Food for the Cities


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Food marketing and distribution

Once produced, food products need to be cleaned, assembled, packaged, stored and transported to urban markets . Rural markets, handling, storage and transport facilities as well as roads need to be in place and farmers, transporters and traders need to be made aware of appropriate techniques to prevent spoilage and contamination of food .

Efficient marketing infrastructure such as assembly, wholesale and retail markets and storage are essential for cost-effective marketing, to minimise post-harvest losses, to reduce health risks and to ensure an adequate stability of basic food supply. The characteristics of wholesale markets continue to change as retailing adapts to urban growth, the increasing role of supermarkets and increased consumer spending capacity. The conflict between traditional and modern food distribution arrangements needs to be addressed in order to minimize negative repercussions on income opportunities for the numerous formal and informal agents active in the food economy.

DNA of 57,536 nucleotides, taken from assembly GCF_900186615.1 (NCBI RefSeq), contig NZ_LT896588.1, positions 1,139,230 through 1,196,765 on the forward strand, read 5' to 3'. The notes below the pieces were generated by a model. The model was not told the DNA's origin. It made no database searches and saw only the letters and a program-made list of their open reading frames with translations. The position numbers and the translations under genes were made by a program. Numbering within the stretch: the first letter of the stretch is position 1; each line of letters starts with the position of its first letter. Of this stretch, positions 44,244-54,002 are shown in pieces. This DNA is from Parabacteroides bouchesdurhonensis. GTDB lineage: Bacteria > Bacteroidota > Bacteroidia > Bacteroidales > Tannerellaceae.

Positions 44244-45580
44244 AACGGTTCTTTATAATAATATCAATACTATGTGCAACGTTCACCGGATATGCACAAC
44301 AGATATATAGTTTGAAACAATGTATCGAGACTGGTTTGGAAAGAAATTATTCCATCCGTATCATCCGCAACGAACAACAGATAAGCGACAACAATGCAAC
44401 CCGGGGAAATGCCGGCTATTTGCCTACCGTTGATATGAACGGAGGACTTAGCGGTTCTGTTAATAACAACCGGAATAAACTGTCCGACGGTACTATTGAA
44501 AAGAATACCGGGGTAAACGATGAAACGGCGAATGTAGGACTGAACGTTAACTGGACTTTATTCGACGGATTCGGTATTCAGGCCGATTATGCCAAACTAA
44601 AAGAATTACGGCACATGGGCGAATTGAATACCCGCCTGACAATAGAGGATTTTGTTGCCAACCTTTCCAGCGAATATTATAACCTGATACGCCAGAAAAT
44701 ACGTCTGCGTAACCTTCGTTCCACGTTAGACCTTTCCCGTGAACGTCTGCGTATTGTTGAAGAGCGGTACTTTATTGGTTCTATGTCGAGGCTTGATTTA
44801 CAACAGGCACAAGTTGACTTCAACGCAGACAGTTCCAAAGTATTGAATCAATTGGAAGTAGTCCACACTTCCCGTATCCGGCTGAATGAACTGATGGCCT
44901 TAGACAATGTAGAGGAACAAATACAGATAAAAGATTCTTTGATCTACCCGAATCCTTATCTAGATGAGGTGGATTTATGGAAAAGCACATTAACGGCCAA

An important aspect for policy consideration is the role played by the informal commercial sector in making food available to low income urban areas and in generating income for poor families. This requires a positive attitude by the authorities and special programmes to facilitate informal food trading activities and to minimise any possible adverse consequences.

Selected documents

©FAO/D. Njie
Fresh produce on a supermarket shelf in Lusaka, Zambia.
©FAO/S. Gallat
Proper packing of fresh produce maintains quality throughout the chain from grower to urban consumer. Packages must protect produce from mechanical damage and adverse environmental conditions.